This Indian Character Symbol Can Crash Your iPhone | News & Opinion


There’s a new iOS bug that can crash your iPhone. A symbol in the Indian language known as Telugu can wreak havoc over the software.

iOS 11 will struggle to render it whenever the symbol is placed into a text field. Apps that try to do so will freeze and shut down.

The problem gets worse when chat or email apps get involved. PCMag tried the bug on an iPad by sending it messages loaded with the Telugu symbol. Mayhem ensued.

The iPad immediately crashed when the messages were received; iOS’s notification bar failed to process them, forcing the whole system to stop and reload. However, the problems didn’t end there.

Messages written with the Telugu symbol can effectively disable any chat or email app that tries to fetch them on startup. Facebook Messenger, for instance, shut down whenever it came across a chat containing the symbol.

Making matters worse is how other apps, like Yahoo Mail, can constantly trigger the bug when iOS goes idle. That’s because the apps will persistently try to display emails carrying the Telugu symbol as a notification. As a result, our iPad was stuck in a cycle of periodic iOS freezes.

Engineers at software maker Aloha Browser warned about the bug earlier this week. The symbol is actually two Telugu characters that when translated mean the word “sign.” The error itself is caused when the default San Francisco font across Apple devices tries to render the Telugu characters, Aloha browser said in a tweet.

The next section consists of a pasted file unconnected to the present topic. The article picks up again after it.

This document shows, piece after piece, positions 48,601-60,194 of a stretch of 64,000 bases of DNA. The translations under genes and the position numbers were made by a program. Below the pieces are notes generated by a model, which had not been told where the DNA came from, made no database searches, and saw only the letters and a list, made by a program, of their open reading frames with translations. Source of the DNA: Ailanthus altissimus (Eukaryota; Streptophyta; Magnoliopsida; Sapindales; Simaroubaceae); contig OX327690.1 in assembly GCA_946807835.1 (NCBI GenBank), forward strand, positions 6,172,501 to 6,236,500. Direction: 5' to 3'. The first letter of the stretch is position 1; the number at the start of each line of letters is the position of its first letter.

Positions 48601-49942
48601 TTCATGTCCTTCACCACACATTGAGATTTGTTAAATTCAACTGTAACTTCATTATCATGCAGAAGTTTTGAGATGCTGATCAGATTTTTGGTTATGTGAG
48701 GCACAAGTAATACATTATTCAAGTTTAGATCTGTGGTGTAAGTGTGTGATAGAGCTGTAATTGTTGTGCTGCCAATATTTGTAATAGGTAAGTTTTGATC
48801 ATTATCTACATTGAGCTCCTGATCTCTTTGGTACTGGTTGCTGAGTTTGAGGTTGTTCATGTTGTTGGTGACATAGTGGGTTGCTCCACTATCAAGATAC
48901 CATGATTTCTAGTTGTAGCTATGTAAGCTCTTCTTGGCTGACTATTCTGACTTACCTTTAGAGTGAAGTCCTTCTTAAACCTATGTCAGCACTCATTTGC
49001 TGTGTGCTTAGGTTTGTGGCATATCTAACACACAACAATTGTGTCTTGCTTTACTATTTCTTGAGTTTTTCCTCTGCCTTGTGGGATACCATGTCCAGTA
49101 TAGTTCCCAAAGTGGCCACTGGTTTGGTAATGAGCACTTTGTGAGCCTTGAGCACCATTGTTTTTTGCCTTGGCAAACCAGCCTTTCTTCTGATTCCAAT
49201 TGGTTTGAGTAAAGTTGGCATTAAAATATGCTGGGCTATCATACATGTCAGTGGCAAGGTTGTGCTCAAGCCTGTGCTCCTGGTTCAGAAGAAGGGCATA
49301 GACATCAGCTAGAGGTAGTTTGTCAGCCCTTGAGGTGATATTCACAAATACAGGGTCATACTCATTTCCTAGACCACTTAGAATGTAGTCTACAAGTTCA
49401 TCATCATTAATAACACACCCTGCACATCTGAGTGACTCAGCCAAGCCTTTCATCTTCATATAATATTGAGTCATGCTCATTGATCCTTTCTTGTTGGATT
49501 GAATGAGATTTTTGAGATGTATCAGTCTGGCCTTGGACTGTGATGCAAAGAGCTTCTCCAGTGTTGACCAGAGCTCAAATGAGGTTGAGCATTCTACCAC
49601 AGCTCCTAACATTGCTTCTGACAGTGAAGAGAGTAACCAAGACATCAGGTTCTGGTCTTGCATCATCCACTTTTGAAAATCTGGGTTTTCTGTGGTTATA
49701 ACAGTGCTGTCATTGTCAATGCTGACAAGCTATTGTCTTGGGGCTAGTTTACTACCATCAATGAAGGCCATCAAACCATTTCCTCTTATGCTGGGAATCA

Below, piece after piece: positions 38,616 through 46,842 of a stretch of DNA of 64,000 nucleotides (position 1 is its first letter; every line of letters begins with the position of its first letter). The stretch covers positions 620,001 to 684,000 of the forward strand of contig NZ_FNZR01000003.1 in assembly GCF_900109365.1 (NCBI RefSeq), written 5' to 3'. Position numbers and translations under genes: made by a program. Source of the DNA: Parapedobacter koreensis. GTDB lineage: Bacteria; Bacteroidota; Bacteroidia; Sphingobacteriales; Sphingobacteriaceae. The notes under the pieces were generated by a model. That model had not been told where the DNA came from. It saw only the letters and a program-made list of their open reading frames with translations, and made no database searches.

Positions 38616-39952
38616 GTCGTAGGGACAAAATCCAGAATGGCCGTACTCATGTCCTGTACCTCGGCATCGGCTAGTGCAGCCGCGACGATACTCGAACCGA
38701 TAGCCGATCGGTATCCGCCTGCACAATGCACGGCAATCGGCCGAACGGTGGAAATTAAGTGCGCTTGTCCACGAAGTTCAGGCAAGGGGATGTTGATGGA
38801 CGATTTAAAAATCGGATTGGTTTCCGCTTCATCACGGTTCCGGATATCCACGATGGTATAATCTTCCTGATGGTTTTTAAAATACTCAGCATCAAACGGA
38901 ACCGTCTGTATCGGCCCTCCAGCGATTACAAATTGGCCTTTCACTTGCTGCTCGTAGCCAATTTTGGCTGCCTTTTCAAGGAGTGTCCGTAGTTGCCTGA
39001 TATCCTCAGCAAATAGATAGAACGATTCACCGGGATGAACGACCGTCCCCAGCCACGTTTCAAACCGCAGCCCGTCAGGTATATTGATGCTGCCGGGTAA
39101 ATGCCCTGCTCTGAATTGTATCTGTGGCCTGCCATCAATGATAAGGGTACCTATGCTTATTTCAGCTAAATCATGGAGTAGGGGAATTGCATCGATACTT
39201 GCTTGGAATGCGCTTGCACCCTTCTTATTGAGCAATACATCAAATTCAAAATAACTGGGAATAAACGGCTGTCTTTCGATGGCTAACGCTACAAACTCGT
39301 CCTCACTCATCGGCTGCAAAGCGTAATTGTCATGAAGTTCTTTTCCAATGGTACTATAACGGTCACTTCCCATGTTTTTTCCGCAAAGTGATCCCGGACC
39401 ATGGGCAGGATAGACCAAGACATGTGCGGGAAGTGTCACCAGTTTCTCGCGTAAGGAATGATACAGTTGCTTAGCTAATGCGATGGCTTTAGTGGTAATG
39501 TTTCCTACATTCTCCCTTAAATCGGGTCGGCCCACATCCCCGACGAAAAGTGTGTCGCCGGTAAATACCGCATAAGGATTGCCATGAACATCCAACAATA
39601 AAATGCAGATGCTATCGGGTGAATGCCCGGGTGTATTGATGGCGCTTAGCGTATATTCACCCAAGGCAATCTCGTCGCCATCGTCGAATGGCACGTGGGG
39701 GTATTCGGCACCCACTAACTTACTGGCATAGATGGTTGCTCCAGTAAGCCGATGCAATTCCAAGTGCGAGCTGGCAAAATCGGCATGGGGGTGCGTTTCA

Unfortunately, iOS isn’t the only operating system affected. The bug can also be reproduced on macOS High Sierra (version 10.13), along with the new versions of tvOS and watchOS.

The good news is that the Telugu symbol doesn’t appear to trigger any error when displayed over an internet browser, unless you try pasting it into a text field. Apple says it’s also working on a fix that should be arriving soon. Beta versions of iOS, macOS, watchOS and tvOS are free of the flaw.

The problem joins a number of iOS bugs involving rigged messages that can disrupt the system. Last month, a software developer found he could overload an iPhone owner’s Messages app by sending it a specially crafted web link. Phones that recieved the link would freeze and possibly restart. Fortunately, Apple quickly issued a fix.

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